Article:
This month, Edward Albee will join the ranks of famous American artists Merce Cunningham, Georgia O’Keefe, Leonard Bernstein, and Chuck Jones. What do a choreographer, a painter, a composer, and a filmmaker have in common with the playwright? They have all been recipients of the distinguished Edward MacDowell Medal, a national award granted to an artist, like Albee, “who has made an outstanding contribution to his or her field.” The medal is awarded annually by the MacDowell Colony, a sort of haven for artists, founded in 1907 by composer Edward MacDowell and his wife, pianist Marian MacDowell. It was the first artist colony in the United States, and to this day, it provides a nurturing studio environment where writers, visual artists, filmmakers, and composers come to work and be inspired by the creativity of their peers. This year, on Sunday, August 14th in Peterborough, New Hampshire, the colony will honor the celebrated American playwright.
Albee, best known for his plays The Zoo Story, Who’s Afraid of Virginia Woolf?, and more recently, The Goat, or Who is Sylvia?, is one of the most prominent voices in 20th Century American theater. His work draws from the theatre of the absurd, and investigates, in deep and provocative ways, the darker side of our modern human condition. His plays are unexpectedly theatrical, as they are usually framed by realistic settings and naturalistic dialogue. Albee digs deep into the psyche, and through his depictions of troubled relationships, unearths the dark complexities of human nature.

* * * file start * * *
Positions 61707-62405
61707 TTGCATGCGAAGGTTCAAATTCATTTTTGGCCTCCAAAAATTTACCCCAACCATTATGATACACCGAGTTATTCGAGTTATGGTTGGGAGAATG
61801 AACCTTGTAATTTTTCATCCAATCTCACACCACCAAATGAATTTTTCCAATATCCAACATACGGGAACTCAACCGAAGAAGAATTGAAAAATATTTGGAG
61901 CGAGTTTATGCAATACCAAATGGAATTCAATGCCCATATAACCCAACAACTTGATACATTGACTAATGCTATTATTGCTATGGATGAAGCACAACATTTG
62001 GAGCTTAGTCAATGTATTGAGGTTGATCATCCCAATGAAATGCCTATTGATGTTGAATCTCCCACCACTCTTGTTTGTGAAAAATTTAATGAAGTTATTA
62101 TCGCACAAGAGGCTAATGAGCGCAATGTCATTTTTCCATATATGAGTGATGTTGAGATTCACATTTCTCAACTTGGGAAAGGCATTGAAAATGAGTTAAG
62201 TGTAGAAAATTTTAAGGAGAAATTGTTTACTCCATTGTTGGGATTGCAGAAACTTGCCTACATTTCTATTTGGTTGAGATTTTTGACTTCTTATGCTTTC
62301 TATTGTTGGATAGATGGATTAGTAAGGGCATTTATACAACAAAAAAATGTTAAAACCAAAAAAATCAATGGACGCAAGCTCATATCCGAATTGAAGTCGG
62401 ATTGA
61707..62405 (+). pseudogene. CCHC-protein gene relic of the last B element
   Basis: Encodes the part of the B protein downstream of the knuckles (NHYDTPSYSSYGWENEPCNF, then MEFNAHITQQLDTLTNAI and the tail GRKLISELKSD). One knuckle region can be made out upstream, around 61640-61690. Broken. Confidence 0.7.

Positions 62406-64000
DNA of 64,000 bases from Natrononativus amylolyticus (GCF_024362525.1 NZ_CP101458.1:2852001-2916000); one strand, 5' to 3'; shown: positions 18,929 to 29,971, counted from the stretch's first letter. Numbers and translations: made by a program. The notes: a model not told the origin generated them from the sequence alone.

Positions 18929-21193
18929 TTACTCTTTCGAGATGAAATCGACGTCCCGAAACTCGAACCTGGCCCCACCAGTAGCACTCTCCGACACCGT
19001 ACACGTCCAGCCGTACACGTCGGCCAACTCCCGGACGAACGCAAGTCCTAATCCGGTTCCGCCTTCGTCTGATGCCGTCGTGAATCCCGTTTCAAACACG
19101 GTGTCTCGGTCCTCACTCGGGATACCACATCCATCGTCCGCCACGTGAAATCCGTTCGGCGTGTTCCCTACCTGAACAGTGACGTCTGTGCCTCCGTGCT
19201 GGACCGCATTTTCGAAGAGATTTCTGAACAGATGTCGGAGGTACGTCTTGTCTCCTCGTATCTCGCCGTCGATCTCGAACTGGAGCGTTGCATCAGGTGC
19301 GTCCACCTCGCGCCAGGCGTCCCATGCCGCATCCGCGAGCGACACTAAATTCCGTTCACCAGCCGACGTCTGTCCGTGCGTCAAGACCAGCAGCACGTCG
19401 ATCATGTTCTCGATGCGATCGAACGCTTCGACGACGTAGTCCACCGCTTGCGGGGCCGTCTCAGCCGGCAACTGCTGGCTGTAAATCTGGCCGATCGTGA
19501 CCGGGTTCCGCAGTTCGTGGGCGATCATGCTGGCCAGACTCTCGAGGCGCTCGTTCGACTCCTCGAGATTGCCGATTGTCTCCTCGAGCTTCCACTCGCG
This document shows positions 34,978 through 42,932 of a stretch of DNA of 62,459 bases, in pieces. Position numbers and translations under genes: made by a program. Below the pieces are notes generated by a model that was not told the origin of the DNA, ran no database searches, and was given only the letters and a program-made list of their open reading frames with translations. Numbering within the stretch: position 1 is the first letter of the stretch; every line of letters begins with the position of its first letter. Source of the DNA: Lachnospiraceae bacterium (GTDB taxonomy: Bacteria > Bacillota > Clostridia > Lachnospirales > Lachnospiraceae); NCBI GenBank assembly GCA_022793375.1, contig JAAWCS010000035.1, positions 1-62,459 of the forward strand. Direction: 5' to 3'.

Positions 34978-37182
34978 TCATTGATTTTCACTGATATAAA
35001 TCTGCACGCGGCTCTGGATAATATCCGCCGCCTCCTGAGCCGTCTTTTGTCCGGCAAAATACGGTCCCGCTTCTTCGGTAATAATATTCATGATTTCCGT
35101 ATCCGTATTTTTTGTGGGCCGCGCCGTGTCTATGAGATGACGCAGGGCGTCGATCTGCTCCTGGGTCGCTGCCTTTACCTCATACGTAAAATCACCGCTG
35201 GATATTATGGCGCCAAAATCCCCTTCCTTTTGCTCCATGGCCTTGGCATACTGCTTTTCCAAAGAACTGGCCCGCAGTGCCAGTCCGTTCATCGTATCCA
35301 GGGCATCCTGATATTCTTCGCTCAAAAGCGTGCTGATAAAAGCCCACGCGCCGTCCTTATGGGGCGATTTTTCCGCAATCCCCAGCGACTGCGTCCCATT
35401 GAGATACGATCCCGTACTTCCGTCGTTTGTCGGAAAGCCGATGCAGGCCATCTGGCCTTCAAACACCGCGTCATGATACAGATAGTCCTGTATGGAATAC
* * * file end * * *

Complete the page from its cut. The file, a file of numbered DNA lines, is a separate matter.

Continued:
Though he was always artistically inclined, it took some time for Albee to discover his true calling as a playwright. He was raised in Larchmont, New York by wealthy adoptive parents with whom he never really connected. As a young boy in prep school, he decided he wanted to be a poet, and at age eighteen, he moved on his own to Greenwich Village, where, among fellow artists, he really began to be inspired. But it wasn’t until he was 28 that Albee fell into playwriting. By this point in his life, Albee says, he had tried and “failed” at composing, painting, and writing poetry and novels. But he recalls his first play, The Zoo Story, “was the first thing I’d ever written that I knew was good.” And soon after it was published, Albee began to be widely recognized for his work, winning his first Drama Desk award for Zoo Story, his first Tony Award for Virginia Woolf, and three Pulitzer Prizes for Drama within the next 30 years.
Fittingly, Albee has dedicated much of his career to funding and teaching young writers. In 1967, he used proceeds from the success of Virginia Woolf to found The Edward F. Albee Foundation, a summer residency program meant to foster the growth of fellow artists. This, at the height of his success, was how Albee put his wealth to use—by giving back generously to his community. He formed a creative environment for artists much like the one in Greenwich Village that first inspired him. For this reason, it is perhaps most appropriate that Albee be honored by the MacDowell Colony, whose mission is to foster artistic growth. Albee has contributed significantly, not only to the canon of American drama, but to the burgeoning writers and artists who are sure to shape the future of our theater.